2. Circuit arrangement according to claim 1, characterized in that the high-frequency oscillation (HF) generated in the primary section (P) is modulated according to the rectified mains alternating voltage (G1).
3. Circuit arrangement according to claim 1, characterized in that the sensor (SE) is connected to the control unit (ST) via a high-ohmic resistance (R1).
4. Circuit arrangement according to claim 1, characterized in that the control unit (ST) is connected to a protective conductor (SL) or to the neutral conductor (NU) of the mains alternating voltage (UN).
5. Circuit arrangement according to claim 1, characterized in that the operating voltage (G2) of the control unit (ST) is generated from the rectified mains alternating voltage (G1) by means of a resistor (R3), a Zener diode (Z) and a capacitor (C) connected in parallel to the latter.
6. Circuit arrangement according to claim 1, characterized in that the rectifier (GL) is designed as a full-wave rectifier.
Description

The present invention relates to a circuit arrangement for controlling the brightness of a lamp according to the preamble of claim 1.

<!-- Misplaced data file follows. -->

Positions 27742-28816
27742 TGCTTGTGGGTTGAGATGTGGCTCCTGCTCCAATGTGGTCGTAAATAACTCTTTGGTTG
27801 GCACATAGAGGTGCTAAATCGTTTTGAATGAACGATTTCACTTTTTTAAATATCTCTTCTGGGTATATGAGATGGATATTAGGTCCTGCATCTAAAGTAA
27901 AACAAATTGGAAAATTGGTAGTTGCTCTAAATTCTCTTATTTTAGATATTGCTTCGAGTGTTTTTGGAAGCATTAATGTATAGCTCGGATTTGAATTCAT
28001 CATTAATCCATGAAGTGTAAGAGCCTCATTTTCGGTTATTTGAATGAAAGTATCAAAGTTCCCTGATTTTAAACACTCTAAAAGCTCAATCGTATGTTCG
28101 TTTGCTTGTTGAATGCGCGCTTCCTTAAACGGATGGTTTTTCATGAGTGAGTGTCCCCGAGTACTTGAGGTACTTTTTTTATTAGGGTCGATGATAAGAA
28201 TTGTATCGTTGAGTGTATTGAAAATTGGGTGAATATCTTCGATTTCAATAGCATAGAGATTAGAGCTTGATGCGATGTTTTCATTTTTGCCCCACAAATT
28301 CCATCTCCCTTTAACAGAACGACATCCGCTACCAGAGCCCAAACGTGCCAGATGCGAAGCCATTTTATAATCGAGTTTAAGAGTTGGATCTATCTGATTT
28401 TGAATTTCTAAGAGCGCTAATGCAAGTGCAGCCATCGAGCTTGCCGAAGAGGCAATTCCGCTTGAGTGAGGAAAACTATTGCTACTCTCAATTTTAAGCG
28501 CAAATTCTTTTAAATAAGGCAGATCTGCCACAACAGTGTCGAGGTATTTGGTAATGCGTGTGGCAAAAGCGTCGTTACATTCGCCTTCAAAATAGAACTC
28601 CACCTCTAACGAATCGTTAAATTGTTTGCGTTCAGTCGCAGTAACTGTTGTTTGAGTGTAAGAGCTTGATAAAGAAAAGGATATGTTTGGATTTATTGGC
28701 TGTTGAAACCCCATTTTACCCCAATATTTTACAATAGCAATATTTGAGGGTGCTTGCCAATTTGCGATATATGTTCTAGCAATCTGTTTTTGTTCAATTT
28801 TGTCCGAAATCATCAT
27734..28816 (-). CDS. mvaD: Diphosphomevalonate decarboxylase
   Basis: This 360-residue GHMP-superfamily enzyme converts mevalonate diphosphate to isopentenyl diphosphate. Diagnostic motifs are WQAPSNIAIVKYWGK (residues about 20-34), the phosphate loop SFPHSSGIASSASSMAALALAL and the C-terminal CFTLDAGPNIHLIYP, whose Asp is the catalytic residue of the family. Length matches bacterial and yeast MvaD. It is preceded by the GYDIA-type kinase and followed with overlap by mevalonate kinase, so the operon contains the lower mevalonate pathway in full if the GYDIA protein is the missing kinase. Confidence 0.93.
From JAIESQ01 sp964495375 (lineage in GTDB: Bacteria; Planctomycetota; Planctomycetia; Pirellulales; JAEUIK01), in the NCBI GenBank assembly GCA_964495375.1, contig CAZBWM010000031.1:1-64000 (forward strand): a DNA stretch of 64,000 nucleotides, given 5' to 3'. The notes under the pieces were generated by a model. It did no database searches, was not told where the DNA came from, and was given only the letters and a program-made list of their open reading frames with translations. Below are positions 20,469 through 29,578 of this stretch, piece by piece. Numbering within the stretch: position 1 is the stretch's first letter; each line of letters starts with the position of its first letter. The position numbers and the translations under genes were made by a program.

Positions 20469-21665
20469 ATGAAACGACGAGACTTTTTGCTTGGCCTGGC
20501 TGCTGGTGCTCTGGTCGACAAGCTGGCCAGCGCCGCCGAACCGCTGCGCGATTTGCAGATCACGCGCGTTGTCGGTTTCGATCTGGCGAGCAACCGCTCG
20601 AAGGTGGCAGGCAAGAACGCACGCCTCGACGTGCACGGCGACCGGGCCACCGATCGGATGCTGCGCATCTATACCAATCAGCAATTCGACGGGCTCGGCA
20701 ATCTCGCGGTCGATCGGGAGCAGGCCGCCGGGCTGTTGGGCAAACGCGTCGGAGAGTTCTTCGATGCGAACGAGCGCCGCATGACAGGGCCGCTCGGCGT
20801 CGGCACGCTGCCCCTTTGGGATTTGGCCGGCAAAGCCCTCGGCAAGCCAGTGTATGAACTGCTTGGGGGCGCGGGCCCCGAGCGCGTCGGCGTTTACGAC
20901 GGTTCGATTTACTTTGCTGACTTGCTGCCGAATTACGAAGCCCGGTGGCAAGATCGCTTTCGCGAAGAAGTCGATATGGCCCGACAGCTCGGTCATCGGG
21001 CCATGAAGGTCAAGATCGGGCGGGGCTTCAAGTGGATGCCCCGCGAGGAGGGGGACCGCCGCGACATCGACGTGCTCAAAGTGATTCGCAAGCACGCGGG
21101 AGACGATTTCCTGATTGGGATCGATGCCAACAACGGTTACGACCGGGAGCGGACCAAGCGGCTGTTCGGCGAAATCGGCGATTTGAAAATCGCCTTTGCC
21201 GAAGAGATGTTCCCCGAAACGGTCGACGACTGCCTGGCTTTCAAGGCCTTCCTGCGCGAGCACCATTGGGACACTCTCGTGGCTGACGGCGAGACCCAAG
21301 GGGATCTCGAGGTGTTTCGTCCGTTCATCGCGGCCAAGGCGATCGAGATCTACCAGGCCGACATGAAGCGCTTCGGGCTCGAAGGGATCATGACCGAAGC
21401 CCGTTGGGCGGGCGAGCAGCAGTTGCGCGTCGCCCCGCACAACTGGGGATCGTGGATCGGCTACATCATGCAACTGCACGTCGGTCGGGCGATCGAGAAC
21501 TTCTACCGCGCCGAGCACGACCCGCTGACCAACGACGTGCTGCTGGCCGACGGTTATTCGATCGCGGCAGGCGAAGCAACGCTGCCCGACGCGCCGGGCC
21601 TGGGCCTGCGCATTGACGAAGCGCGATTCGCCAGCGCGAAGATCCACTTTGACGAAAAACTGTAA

It is already known to control the brightness of a lamp in a light connected to a mains alternating voltage by touching an electrically conduCtive part of the light or of the lamp serving as a sensor (German periodical "Funk-Technik" [Radio Technology], Volume 37, Issue No. 5, 1982, page 192). Upon a first short touching of the sensor the lamp is switched on. When the sensor is being touched for a longer time, the brightness of the lamp, if required, can be modified. The lamp is switched off as the sensor is shortly touched a second time. Such known circuit arrangement comprises a lamp which is connected to a mains alternating voltage by means of a triac. A control unit, to which the sensor is connected, supplies a brightness signal to the triac. With the brightness signal the triac is switched on, switched off, or conductively controlled according to the desired brightness of the lamp. The brightness control of the lamp is thereby achieved according to a phase control which is controlled by the momentary value of the brightness signal.